MDC biologists say don’t feed bears, take precautions when camping

News from the region
Saint Louis
Published Date

St. LOUIS, Mo.—Spring is a time when many things emerge in nature, including black bears.  Bears are making a comeback to Missouri.  They are part of our state’s natural history and many people enjoy the thought of seeing one of these impressive animals.  With an expanding population of bears; however, comes an increased potential of bear-human conflicts.  According the Missouri Department of Conservation (MDC), a few simple, common sense measures though can avoid most issues.

“Most of our bears are found in the southern part of the state.  That’s where the best habitat is.  We believe there are about 300 of them south of I-44,” said Tom Meister, Wildlife Damage Control Biologist for MDC’s St. Louis Region. 

While generally not aggressive, like any wild animal black bears are driven to find food.  It takes a lot of calories to fuel an animal that typically weighs several hundred pounds.  Their hunger can be especially acute after they emerge from dens in early spring.

“The bears are coming out of hibernation.  They’re hungry, they’ve been dormant for almost six months and their bellies are empty and they’re looking for food.  So we don’t want to tempt them,” Meister said.

Food, or rather the lack of it, is key to avoiding conflicts with bears.  Meister stressed not to offer them food, either intentionally or unintentionally.  A bear that becomes accustomed to obtaining food from humans can grow aggressive.  This could result in problematic encounters, property damage, hostile behavior, and ultimately the euthanizing of the bear. 

St. Louis area residents who travel to the southern Missouri Ozarks on fishing, hunting, hiking, float or camping trips may have a higher chance of a bear encounter.  The likelihood is greater still when staying in established campsites where human food temptations are commonly found.  Meister outlined some simple guidelines on averting problems while spending the night in bear country.

  • Never deliberately offer a bear food!
  • Keep your campsite clean and free of food odor
  • Wash cookware and remove garbage daily
  • Do not leave garbage in the camp overnight
  • Pack food items in closed, airtight containers and place them in your car or other secure place.  Keep in mind coolers are not airtight, and bears often associate them with food.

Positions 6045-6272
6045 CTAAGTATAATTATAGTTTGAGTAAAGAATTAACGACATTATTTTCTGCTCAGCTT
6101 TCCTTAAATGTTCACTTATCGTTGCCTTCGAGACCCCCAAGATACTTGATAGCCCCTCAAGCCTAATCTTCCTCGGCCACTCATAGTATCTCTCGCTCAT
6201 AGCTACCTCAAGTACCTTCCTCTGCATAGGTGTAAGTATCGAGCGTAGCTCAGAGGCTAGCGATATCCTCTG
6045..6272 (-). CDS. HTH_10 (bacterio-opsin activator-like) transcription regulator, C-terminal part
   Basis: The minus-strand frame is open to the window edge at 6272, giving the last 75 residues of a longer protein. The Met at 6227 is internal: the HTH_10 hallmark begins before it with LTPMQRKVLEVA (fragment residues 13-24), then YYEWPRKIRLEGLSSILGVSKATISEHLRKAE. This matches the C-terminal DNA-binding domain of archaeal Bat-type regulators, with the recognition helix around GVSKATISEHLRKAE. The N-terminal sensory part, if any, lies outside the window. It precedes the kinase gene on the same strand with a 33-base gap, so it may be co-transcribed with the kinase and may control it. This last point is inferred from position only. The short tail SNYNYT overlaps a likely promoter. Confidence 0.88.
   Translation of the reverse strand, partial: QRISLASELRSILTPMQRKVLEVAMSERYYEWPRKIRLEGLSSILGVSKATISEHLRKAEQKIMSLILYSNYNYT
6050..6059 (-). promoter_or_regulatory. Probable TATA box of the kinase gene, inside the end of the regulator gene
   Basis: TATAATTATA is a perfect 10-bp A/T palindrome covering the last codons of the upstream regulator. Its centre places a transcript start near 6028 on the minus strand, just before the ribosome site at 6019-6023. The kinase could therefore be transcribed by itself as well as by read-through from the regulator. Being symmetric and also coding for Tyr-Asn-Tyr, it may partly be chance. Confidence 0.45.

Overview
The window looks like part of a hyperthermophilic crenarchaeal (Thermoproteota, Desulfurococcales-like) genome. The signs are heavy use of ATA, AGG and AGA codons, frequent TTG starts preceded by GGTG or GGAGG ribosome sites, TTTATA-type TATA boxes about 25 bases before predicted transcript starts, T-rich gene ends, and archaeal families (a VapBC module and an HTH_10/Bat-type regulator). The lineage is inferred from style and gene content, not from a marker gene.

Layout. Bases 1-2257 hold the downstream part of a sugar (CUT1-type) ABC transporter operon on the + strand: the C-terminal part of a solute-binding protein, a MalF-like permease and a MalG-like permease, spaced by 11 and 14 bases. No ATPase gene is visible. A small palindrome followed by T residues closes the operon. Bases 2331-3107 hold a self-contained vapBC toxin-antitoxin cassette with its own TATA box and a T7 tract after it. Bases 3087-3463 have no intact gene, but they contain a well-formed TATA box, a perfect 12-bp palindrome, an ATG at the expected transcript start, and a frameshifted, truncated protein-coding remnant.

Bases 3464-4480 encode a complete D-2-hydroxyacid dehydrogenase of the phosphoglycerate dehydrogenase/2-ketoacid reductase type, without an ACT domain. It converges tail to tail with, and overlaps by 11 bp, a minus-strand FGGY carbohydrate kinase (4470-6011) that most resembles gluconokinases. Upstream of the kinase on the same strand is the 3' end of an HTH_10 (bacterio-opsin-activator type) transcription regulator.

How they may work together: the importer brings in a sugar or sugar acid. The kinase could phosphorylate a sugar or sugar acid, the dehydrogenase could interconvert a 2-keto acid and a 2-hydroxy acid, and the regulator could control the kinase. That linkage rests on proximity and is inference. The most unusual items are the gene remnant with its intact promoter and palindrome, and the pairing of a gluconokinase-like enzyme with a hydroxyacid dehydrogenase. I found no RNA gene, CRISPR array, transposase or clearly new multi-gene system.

• Treat nonfood items such as gum, soap, toothpaste or deodorant as food. They are attractive to a bear's acute sense of smell.

Despite their primary concentration in the Ozarks, there have been a limited number of recorded bear sightings in counties near the metro area, including St. Louis, St. Charles, Jefferson, Franklin, Warren and Lincoln. MDC wildlife biologists anticipate these encounters will probably increase as time goes by.

Meister suggested the following tips to avoid issues closer to home.

  • If you feed pets outside, be sure to bring dog or cat food in at night
  • Keep all outdoor garbage receptacles closed tightly and locked if possible
  • Secure large, outdoor trash bins so they cannot be turned over
  • If possible, keep trash containers inside at night. Place trash and garbage outside only on the day of pickup.
  • Empty large, outdoor trash bins at least once a week and wash with disinfectant

 “We also recommend bringing bird feeders in after April,” Meister pointed out.  “There’s plenty of natural food out there for birds to find.  It’s just another attractant that might cause an issue with bears.”

Even though it’s less likely to spot black bears near an urban locale like St. Louis, these measures will reduce the risk of annoyance from critters like raccoons and coyotes as well.

With a few sensible measures, it’s possible to welcome back Missouri’s black bears as our neighbors in the wild, without inviting them to the dinner table.

For more on black bears in Missouri, go to